I would say this is exactly why it is important that we *don't* make the mistake of believing in AI as a real possibility. Because, if we assumed we were dealing with an AI we would assume that it was 'neutral' and without an agenda; in the way we assume compueters are neutral.
But if we knew computers could not be agents, then we would suspect the truth of it - that the computer was being manipulated by somebody 'behind it all' with an evil agenda.
An *analogy* is the way that the evil Establishment stand behind what appear to be neutral bureaucracies, and manipulate them to follow the evil totalitarian agenda. We need to know about the 'demonic conspiracy' and their agenda; or we will misinterpret what the bureaucracies are doing.
My whole point is that a spirit "possessing" a computer is not distinct from AI.
According to assumptions I think we both share, a physical organism in itself cannot be intelligent (meaning conscious, having free will, etc.). We human beings are intelligent not because a new intelligence is created as a human brain develops, but because an already-existing intelligence incarnates (or "transforms," or whatever word you want to use) into a human body.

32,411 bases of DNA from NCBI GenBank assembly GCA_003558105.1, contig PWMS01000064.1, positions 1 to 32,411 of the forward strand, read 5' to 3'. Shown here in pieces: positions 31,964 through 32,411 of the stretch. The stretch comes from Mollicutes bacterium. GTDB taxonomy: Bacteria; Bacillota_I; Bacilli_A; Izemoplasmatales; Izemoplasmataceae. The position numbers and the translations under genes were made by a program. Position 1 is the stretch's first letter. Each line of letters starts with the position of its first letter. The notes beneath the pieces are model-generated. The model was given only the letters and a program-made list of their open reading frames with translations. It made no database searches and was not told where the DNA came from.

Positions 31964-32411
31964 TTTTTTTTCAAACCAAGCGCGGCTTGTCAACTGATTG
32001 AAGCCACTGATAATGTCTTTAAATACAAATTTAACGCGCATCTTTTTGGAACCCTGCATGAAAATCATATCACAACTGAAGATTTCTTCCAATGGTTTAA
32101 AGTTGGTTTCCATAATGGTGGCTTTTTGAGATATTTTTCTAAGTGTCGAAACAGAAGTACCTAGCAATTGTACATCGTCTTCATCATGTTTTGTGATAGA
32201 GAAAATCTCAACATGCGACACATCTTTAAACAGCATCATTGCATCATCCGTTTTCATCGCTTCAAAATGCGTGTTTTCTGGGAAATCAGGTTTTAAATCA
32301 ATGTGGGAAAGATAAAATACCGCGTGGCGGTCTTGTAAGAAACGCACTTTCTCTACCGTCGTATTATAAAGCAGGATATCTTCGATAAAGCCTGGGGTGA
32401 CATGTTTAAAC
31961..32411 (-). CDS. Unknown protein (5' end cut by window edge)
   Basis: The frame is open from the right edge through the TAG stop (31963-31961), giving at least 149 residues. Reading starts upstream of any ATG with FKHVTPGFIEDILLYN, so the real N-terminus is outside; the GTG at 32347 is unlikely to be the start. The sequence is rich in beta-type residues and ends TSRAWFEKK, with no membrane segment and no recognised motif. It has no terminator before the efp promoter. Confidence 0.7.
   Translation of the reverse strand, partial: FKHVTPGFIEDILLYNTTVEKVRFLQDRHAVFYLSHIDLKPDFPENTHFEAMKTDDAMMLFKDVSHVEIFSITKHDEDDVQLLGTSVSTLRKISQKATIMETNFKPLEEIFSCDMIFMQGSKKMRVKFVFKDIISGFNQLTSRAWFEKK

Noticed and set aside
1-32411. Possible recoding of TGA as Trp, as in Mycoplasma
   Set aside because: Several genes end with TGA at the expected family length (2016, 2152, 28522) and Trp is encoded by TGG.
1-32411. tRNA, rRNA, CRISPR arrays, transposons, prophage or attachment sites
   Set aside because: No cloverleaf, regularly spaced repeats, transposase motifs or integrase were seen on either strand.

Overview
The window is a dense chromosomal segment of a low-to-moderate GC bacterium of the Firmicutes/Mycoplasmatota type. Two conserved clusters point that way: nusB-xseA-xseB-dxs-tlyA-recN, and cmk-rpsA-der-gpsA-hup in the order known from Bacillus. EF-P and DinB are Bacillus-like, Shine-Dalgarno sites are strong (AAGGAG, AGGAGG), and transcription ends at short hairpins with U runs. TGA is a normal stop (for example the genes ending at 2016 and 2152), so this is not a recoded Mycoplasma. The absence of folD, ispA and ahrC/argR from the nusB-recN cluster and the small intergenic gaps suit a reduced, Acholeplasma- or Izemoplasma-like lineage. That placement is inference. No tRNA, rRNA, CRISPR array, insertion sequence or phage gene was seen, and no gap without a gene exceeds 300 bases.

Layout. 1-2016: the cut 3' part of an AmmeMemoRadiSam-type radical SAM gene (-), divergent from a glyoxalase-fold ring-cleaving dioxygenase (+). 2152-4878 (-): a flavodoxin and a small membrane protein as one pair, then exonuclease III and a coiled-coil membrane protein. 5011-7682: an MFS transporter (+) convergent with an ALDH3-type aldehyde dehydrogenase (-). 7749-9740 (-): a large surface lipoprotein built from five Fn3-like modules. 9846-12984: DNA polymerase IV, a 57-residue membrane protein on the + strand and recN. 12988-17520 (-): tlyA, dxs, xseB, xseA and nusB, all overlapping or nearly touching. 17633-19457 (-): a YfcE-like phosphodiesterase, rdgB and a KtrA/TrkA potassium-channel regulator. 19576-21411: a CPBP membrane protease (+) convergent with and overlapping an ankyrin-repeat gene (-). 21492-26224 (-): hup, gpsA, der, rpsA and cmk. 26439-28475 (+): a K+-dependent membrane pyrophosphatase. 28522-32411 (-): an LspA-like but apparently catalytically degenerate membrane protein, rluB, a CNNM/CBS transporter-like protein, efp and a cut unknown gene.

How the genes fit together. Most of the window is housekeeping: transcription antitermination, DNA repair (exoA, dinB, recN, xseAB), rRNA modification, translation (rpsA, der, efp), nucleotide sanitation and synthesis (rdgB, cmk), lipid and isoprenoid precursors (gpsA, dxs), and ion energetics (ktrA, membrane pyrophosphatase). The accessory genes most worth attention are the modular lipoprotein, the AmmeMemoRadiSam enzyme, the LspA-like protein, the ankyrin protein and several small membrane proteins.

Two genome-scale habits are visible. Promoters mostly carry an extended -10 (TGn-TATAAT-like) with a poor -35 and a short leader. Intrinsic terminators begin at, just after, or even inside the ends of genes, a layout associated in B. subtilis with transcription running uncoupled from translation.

AI means a computer's being intelligent in the same way that a human organism is intelligent. A human organism is intelligent because a pre-existing spirit has incarnated into it; if a computer could be intelligent, it would be in the same way and for the same reason. AI could only mean a computer "having a soul" in the same way that a human being has a soul.
My assumptions and conclusion:
1. Some physical structures (such as the human body) can have souls.
2. Whatever features allow such structures to have souls, humans could in principle create an artificial structure with those same features.
3. Therefore, artificial structures can in principle have souls, and AI is in principle possible.
This holds no matter how you conceptualize "having a soul" -- whether the soul is seen as being generated by the brain, incarnating into the brain, "transforming" into the brain, or whatever. Whatever it is, some physical structures can do it, so why should it be impossible for an artificial physical structure?
"There does not seem to be any 'space' for agency in a computer, because a computer is an instantiated mathematical model and - as such - determined."
Nor does there seem to be any space for agency in a biological organism, but we assume that it is possible anyway. And computer behavior is not necessarily determined, as an algorithm can include "random" inputs from outside the system.
@Wm - "My whole point is that a spirit "possessing" a computer is not distinct from AI"